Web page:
By Katie Funk
This summer, all I was really looking for was some generic work experience to add to my resume. Having just finished my freshman year of college, I could no longer blissfully avoid the reality that life and the real world are coming at me fast. So I did what any savvy college student would do with no work experience—asked mom and dad to hook it up. My Dad had recently been a judge in a panel at Social Innovation Fast Pitch, a competition for up and coming nonprofit companies to vie for funding. The winner was (an easy pick, according to my Dad) BTS Communications, a marketing agency housed within a rehab, the brainchild of John Sullivan—himself an ex-con and recovering heroin addict. Naturally,my Dad thought this might be just the place for me to spend my summer. When in doubt, simply send your young, vulnerable daughter to a rehab filled with ex cons and addicts for a few months. Right?
After my initial feelings of uncertainty, I decided to keep an open mind. I soon realized all the positives about this unique opportunity. Working in a startup, I would be able to experience first-hand how a business grows, and would be able to provide contributions and skills that well surpassed coffee and dry-cleaning runs. I instantly and without-judgment felt embraced by John and everyone who works here. As a result, I learned more about my skills, the marketing field, and myself than I feel I would have anywhere else. I am finishing my time here with stronger skills as a writer, social media strategist, and overall professional.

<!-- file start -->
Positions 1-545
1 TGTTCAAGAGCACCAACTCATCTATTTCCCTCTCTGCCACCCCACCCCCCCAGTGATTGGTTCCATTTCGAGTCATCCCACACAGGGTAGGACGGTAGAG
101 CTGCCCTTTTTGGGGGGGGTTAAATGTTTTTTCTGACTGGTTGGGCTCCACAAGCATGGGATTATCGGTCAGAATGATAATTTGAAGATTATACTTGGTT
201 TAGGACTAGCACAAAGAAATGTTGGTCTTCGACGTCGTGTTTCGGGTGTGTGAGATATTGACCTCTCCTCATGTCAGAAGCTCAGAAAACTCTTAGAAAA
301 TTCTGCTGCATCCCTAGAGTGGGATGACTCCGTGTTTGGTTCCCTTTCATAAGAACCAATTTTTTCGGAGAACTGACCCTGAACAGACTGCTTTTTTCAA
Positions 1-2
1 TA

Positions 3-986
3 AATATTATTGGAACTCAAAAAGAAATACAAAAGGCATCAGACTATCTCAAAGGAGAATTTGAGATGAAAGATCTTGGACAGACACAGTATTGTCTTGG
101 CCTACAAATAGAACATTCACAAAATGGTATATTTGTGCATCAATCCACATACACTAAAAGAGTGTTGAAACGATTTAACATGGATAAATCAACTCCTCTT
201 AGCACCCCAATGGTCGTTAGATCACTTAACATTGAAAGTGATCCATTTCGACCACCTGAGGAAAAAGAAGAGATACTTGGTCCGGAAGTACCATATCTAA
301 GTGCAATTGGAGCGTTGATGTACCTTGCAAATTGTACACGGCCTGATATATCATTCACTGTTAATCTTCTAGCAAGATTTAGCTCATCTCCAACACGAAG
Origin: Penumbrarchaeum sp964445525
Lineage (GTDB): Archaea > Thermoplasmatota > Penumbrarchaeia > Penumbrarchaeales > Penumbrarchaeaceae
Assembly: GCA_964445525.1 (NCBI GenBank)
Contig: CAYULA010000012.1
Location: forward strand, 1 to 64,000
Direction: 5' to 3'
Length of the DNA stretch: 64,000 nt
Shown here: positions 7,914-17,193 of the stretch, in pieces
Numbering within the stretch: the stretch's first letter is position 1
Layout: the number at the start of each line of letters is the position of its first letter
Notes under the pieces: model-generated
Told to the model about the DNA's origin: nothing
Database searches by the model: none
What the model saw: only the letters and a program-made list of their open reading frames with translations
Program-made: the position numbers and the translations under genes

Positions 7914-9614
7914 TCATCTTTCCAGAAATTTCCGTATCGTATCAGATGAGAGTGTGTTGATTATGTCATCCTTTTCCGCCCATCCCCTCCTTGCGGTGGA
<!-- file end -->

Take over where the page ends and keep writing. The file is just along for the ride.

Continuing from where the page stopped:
But what has really made my time here at BTS undoubtedly unlike any job I will probably ever have, is the people. This one-room office is filled with eclectic individuals who made every minute enjoyable, just as they now make every minute in their lives count. There is a spirit that engulfs BTS that I was not expecting to find when I walked in to start my summer. And that spirit is what I believe is making this business a success. Everyone here genuinely cares about his or her individual work and about BTS as a whole. In the end, I did get the “work experience” I was initially seeking. But resume aside, I grew from an amazing experience with an amazing group of people who are certainly destined for success.